About 50 to 70 million Americans suffer from sleep or wakefulness disorders. As symptoms appear during sleep, they are not easily apparent to patients and most sleep disorders remain undiagnosed1. Moreover, sleep deficiency and anomalies in sleep architecture are linked to many chronic health problems, including sleep apnea, diabetes, stroke, brain injury, Parkinson’s disease, depression, and Alzheimer’s disease2,3,4,5,6,7,8. Therefore measuring sleep behavior can diagnose sleep disorders and also lead to early detection of other health conditions.

Currently, clinical sleep diagnosis requires polysomnography (PSG) study to measure overnight electroencephalogram (EEG), electrooculogram (EOG), electrocardiogram (ECG), airflow, and other signals. Once the data are collected, scoring requires an expert to spend up to 2 hours to analyze and manually annotate each night. Therefore PSG studies are expensive and often only used after significant progression of a patient’s symptoms1. These studies may have other disadvantages as well. Laboratory PSG studies can cause significant disruption to the patient’s sleep and fail to capture a patient’s normal sleep patterns9. Manual scoring also has considerable interscorer and intrascorer variability, making its reliability and reproducibility questionable10. Multiple machine learning algorithms have been devised to automate sleep scoring and recent algorithms have reached near human level scoring using PSG data11. While these can make clinical sleep studies more cost efficient and consistent, the absence of an easily accessible and reliable screening mechanism still leaves a large diagnosis gap between doctors and patients. This gap has to be bridged with a technology that can help a patient detect sleep disorder symptoms with minimal disruption yet high enough accuracy to recommend further treatment or consultation with a physician.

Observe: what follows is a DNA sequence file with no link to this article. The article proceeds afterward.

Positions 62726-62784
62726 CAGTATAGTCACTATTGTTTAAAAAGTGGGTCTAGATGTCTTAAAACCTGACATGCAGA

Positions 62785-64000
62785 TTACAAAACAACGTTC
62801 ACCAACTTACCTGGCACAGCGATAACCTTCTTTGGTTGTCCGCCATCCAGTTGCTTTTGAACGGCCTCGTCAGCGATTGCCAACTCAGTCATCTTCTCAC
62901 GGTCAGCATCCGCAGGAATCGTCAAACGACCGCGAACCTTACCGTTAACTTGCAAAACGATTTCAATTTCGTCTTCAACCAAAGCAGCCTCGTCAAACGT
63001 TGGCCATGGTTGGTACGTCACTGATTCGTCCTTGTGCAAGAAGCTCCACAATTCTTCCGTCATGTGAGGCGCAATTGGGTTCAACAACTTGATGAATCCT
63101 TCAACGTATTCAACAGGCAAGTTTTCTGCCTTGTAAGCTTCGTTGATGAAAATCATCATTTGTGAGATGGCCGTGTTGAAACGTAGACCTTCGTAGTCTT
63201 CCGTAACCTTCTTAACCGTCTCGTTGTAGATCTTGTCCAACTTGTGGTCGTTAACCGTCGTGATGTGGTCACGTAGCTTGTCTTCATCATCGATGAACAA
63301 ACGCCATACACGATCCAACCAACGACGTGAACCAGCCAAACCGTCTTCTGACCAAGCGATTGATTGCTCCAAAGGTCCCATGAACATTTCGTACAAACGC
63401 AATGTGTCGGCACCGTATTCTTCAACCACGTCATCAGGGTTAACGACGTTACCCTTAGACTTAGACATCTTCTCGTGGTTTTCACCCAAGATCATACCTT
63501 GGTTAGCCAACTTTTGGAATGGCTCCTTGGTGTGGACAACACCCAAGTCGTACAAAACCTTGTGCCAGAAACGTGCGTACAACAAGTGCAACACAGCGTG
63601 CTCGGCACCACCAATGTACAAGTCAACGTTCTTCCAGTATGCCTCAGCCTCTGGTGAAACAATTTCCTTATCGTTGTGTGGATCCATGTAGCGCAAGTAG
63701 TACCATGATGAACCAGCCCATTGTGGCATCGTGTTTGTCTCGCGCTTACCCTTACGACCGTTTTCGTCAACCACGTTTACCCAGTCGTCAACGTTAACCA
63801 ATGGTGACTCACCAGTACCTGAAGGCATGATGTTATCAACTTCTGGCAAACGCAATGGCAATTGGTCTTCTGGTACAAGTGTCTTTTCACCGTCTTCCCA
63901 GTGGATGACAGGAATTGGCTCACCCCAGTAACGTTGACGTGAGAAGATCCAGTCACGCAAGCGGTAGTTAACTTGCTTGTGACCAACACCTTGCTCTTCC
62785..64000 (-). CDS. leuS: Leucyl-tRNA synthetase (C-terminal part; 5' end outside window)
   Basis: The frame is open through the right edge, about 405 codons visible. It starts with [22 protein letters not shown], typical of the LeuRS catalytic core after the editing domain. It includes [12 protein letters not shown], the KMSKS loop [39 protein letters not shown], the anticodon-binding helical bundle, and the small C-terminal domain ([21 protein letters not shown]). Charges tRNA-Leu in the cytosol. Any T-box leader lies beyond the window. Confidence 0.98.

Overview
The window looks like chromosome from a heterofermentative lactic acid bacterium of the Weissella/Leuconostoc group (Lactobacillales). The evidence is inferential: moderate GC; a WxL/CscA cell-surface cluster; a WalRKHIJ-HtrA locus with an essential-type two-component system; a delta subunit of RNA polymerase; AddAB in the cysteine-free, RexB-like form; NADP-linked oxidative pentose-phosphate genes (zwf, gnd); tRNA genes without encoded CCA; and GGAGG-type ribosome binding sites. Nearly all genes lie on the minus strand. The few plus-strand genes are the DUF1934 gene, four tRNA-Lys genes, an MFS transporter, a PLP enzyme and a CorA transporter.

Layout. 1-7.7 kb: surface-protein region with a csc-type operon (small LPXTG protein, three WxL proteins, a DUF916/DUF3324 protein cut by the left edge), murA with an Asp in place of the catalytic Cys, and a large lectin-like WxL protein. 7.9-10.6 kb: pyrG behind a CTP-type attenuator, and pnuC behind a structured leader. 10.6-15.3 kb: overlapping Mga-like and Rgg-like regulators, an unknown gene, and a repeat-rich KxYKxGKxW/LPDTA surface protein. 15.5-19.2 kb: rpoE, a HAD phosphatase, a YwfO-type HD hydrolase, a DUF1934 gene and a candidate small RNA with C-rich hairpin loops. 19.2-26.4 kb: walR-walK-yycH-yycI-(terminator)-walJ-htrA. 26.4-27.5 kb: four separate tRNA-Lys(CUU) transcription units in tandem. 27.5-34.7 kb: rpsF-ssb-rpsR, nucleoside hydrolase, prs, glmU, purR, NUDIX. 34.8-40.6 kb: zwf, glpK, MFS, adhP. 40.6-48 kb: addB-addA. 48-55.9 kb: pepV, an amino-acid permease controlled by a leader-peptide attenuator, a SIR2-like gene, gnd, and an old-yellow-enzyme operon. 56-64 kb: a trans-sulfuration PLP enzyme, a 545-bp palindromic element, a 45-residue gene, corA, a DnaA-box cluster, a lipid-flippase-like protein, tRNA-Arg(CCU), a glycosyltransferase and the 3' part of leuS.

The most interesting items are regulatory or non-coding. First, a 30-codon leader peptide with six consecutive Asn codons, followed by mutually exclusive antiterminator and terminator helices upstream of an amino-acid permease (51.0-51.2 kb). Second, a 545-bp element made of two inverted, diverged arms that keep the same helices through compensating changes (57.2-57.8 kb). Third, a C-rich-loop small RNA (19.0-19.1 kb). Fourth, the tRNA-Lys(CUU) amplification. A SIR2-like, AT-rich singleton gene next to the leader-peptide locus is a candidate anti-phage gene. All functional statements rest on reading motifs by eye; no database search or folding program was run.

Due to the cost and disruptive nature of clinical sleep studies, today they are singular events performed for one night involving subjects already known to be at a high risk of sleep disorders. Such studies can diagnose chronic conditions such as apnea or periodic limb movement which occur many times every night. Even for these conditions, disease progression cannot be easily monitored as it requires repeated studies. Many important symptoms of sleep disorders such as insomnia, sleep fragmentation, rapid eye movement (REM) instability and inadequate deep sleep only have one or few measurements per night which may be insufficient to make conclusive diagnosis about individuals2. As a result, despite a growing body of evidence linking sleep stages with a large number of comorbidities2,3,4,5,6,7,8, most clinical analysis of sleep stages are cross-sectional studies on populations rather than on individual patients2,12. This limits the clinical utility of sleep stages. Therefore, novel technology is required to enable low-cost and accurate longitudinal sleep monitoring to determine if patterns in sleep architecture can be used for reliable clinical diagnosis on individuals as well as track disease progression over time.

Cardiac rhythm or heart rate variability is well-known to be modulated by sleep stages13,14,15. If clinically useful sleep scoring can be performed using only cardiac rhythms, then the myriad of existing medical and consumer-grade devices that can measure signals such as ECG or photoplethysmogram (PPG) can fill the diagnosis gap by enabling low-cost sleep evaluations without requiring full PSGs. In this work, we develop a deep learning algorithm which uses the instantaneous heart rate (IHR) time series extracted from ECG as the sole input to predict the full sleep architecture or hypnogram of the subject. A hypnogram can be used to infer many of the key metrics required to diagnose a wide variety of sleep disorders.